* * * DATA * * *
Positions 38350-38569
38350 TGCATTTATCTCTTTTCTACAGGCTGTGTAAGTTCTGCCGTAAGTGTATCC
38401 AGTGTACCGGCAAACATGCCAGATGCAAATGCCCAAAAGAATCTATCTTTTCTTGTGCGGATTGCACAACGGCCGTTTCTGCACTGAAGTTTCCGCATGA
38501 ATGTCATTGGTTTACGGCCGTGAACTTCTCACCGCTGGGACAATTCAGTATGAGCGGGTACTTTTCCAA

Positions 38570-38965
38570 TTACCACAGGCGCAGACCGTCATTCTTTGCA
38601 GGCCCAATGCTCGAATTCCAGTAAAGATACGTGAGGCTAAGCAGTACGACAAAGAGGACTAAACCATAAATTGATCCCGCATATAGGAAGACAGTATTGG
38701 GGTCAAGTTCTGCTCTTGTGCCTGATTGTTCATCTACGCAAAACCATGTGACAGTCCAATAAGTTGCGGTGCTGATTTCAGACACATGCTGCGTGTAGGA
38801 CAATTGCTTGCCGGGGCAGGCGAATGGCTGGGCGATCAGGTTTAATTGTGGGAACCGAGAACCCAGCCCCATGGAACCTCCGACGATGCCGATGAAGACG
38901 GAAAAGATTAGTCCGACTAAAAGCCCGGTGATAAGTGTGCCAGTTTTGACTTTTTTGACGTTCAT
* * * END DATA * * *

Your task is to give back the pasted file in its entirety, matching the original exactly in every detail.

Positions 38350-38569
38350 TGCATTTATCTCTTTTCTACAGGCTGTGTAAGTTCTGCCGTAAGTGTATCC
38401 AGTGTACCGGCAAACATGCCAGATGCAAATGCCCAAAAGAATCTATCTTTTCTTGTGCGGATTGCACAACGGCCGTTTCTGCACTGAAGTTTCCGCATGA
38501 ATGTCATTGGTTTACGGCCGTGAACTTCTCACCGCTGGGACAATTCAGTATGAGCGGGTACTTTTCCAA

Positions 38570-38965
38570 TTACCACAGGCGCAGACCGTCATTCTTTGCA
38601 GGCCCAATGCTCGAATTCCAGTAAAGATACGTGAGGCTAAGCAGTACGACAAAGAGGACTAAACCATAAATTGATCCCGCATATAGGAAGACAGTATTGG
38701 GGTCAAGTTCTGCTCTTGTGCCTGATTGTTCATCTACGCAAAACCATGTGACAGTCCAATAAGTTGCGGTGCTGATTTCAGACACATGCTGCGTGTAGGA
38801 CAATTGCTTGCCGGGGCAGGCGAATGGCTGGGCGATCAGGTTTAATTGTGGGAACCGAGAACCCAGCCCCATGGAACCTCCGACGATGCCGATGAAGACG
38901 GAAAAGATTAGTCCGACTAAAAGCCCGGTGATAAGTGTGCCAGTTTTGACTTTTTTGACGTTCAT